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(15-18); Open(19 and older) Contact: Brian Keck at brian@CornCobNationals.com Event website: corncobnationals.com Jacobson Center at the Iowa State Fairgrounds in Des Moines

Saturday-Sunday, April 2-3, 2011 11th Annual Midwest Classic Nationals Divisions: Ages 6 & U; 8 & U; 10 & U; 12 & U; 15 & U; 18 & U Event website: www.midwestclassicwrestling.com Viaero Event Center in Kearney, Neb.

Saturday-Sunday, March 19-20, 2011 Rocky Mountain Nationals Divisions: 6 & U; 8 & U; 10 & U; 12 & U; 15 & U Contact: 303-635-1549 Register at www.RMNEvents.com National Western Events Center in Denver, Colo. Sunday, March 20, 2011 12th Annual Iowa USGWA Girls State Wrestling Championships Open Divisions: Elementary (K-5); Middle School (6-8); High School (9-12); Collegiate/Adult Open (Any woman over 18 years old) Contact: Gene Hildreth at 515-289-6380 or gene.hildreth@dmps.k12.ia.us or Jenn Vetterick at 515-681-6584 or vetterick@mchsi.com North High School in Des Moines Saturday-Sunday, March 26-27, 2011 2011 Iowa AAU Kids State Tournament - must qualify at districts Divisions: Grades 3-4, 5-6, 7-8 Contact: Lee Pamulak at 515-961-6116 or Lpamulak@ aol.com Wells Fargo Arena in Des Moines

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Pee-Wee Profiles

Pee Wee Pics

St. Theresa v. Holy Family (Des Moines)

Do you have action photos of your athletes? Send them to isceditor@iowasportsconnection.com to have them published on the Pee-Wee Pictures Page.

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Volume 12 Issue 12

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Prep Connection Muscatine Crowned Boys State Swimming Champions Tony Atzeni Radio Account Manager

The 2011 Iowa High School Boys State Swimming Championships were contested on Saturday afternoon at the YMCA in Marshalltown. Muscatine ended the season on top of the power rankings and after the last event it was the Muskies that prevailed and won the team title, outdistancing Dubuque Senior and Cedar Falls. One of the reasons for the Muscatine title was Travis Greenwald (Muscatine) won the 100 breaststroke in 58.55 and Tyler Calegan who claimed the 100 butterfly in 50.50 along with the 200 individual medley. The Muskies also won the 200 medley relays in an All-American time of 1:35.17. Haden Calegan, Travis Greenwald, Tyler Calegan and Paul Jindrich made up the winning team. Muscatine also gained valuable points with a third place finish in the 200 and fourth place finish in the 400 freestyle relays. Dubuque Senior and their second place finish were aided by the 200 freestyle relay team with Josh Gill, Alex Duster, Connor Huff and Tate Forsyth. The Rams also finished second in the 400 freestyle relay and fourth in the 200 medley relay. Cedar Falls finished third overall and did claim the 400 freestyle title with Austin Abbas, Jon Baker, Gabe Langner and Josh Sund making up the winning team. Abbas also won the 100 backstroke and finished third in the 200 freestyle.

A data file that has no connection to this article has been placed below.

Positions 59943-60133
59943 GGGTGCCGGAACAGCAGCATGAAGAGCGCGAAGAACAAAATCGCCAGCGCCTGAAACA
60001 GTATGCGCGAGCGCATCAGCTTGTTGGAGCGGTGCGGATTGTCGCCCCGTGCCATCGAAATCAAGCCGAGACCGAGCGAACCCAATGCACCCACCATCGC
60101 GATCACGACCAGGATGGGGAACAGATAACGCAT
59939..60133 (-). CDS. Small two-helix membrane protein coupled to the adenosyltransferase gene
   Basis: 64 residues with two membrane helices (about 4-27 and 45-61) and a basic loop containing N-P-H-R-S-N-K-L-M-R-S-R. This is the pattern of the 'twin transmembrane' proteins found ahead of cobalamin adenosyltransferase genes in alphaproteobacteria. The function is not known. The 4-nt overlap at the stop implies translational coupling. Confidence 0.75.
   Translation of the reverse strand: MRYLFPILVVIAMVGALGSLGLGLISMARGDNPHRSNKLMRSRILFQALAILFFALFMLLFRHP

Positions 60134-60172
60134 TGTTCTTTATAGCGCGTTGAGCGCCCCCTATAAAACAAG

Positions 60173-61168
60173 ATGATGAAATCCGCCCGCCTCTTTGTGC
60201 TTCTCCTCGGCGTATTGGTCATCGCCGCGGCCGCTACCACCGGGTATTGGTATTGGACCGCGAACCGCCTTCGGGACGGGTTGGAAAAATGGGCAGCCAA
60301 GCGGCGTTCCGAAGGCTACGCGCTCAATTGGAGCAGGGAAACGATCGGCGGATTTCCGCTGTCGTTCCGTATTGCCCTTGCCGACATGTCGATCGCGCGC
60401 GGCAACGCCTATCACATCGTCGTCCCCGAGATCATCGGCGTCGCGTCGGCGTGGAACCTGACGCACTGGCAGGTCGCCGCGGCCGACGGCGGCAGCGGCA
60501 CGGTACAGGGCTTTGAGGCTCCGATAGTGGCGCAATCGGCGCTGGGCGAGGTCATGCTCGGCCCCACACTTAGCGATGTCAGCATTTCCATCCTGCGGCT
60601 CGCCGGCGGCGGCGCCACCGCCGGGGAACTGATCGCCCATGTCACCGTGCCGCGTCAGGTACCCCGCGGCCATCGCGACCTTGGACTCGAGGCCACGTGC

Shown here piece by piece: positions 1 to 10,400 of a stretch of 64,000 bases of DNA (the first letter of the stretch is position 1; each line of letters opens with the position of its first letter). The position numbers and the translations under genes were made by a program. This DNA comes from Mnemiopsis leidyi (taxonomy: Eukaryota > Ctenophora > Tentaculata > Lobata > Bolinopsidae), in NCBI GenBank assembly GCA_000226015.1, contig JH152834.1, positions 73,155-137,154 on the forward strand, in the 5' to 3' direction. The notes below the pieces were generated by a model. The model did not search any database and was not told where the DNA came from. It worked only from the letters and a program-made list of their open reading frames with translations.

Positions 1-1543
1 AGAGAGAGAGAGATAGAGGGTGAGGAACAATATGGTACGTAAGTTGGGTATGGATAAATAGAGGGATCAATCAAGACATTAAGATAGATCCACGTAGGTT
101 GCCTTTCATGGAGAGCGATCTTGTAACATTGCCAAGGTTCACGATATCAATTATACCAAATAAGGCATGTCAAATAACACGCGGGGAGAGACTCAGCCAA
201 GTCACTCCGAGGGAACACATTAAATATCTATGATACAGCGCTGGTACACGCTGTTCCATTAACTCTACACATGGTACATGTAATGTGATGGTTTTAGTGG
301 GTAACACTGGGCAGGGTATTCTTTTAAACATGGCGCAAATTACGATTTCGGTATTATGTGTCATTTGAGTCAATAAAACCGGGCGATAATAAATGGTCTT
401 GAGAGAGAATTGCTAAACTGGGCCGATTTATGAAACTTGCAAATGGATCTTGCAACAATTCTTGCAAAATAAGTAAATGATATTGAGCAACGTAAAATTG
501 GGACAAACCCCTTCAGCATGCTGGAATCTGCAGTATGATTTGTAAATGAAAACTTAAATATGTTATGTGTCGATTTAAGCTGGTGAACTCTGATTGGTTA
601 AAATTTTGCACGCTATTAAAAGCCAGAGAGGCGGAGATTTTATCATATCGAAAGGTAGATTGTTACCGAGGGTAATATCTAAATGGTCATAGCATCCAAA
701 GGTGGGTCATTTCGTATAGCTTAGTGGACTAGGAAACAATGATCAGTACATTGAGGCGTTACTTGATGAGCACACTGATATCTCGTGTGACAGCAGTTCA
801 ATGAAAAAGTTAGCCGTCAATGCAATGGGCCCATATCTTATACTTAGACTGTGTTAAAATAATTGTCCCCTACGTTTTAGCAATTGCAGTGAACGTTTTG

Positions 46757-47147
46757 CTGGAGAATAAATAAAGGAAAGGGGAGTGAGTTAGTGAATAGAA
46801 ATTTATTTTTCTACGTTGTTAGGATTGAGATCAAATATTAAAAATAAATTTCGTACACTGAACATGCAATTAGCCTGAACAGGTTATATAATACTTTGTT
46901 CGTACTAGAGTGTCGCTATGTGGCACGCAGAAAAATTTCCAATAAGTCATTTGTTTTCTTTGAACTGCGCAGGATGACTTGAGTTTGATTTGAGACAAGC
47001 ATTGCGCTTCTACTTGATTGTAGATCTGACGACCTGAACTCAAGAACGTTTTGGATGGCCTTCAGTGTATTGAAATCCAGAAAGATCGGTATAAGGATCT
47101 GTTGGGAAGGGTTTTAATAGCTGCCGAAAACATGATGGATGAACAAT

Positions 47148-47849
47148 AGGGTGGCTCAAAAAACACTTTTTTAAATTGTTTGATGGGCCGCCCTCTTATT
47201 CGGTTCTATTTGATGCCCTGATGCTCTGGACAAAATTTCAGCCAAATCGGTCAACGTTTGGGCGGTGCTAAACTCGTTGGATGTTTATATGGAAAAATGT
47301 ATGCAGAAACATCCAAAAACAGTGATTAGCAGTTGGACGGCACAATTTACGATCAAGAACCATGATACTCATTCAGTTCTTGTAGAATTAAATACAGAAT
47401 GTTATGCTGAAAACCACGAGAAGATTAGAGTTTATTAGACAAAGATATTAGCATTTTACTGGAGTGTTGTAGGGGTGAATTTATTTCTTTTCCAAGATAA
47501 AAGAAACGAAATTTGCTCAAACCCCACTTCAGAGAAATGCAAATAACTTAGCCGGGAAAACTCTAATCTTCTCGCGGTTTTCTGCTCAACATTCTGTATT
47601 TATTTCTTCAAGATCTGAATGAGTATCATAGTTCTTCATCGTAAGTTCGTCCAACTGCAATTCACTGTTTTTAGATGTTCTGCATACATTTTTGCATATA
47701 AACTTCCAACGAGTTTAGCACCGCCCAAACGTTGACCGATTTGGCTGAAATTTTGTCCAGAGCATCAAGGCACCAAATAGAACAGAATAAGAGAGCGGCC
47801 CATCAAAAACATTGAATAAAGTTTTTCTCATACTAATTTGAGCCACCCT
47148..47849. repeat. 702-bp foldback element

Presented by: Lynn M. Lindaman, MD, P.L.C. Ben Loeffelholz Iowa’s Premier Pediatric Orthopaedic Surgeon (Dubuque Hempstead) was crowned the fastest in the pool when 100 Breaststroke he won the 50 freestyle title in 21.07 Travis Greenwald, SO., Muscatine- 58.55 and also added the 100 freestyle title in 46.22. Both winning times were good 100 Butterfly enough to be placed into consideration 1-Tyler Calegan, SR., Muscatine - 50.50 for All-American status. Colin McAllister (Iowa City High) helped 200 Freestyle the Little Hawks to a sixth place finish 1-Colin McAllister, SR., Iowa City High - 1:42.57 with the 200 freestyle title along with Cameron Herting who won the distance event, the 500 freestyle. 200 Individual Medley 1-Haden Calegan, SO., Muscatine - 1:53.06 Team Standings 1. Muscatine - 187.5 500 Freestyle 2. Dubuque Senior - 141 1-Cameron Herting , SR Iowa City High - 4:36.03 3. Cedar Falls - 135 4. Cedar Rapids Washington - 105.5 Relay Results 5. Ames - 102 200 Medley Relay Individual Champions Muscatine - 1:35.17 Athlete/Class/School/Time 1) Haden Calegan, SO., 2) Travis Greenwald, SO., 3) Tyler Calegan, SR., 4) Paul Jindrich, SR. Note: Athletes in bold posted times that are in consideration for All-American status 200 Freestyle Relay Dubuque Senior - 1:25.35 50 Freestyle 1) Josh Gill, SO., 2) Alex Duster, SO., 3) Connor Huff, JR., Ben Loeffelholz, SR., Dubuque Hempstead - 21.07 400 Freestyle Relay 100 Freestyle Cedar Falls - 3:09.85 1-Ben Loeffelholz, SR., Dubuque Hempstead - 46.22 1) Austin Abbas, SR., 2) Jon Baker, SR., 3) Gabe Langner, FR., 4) Josh Sund, SR. 100 Backstroke 3:17.13 Austin Abbas, SR., Cedar Falls - 51.35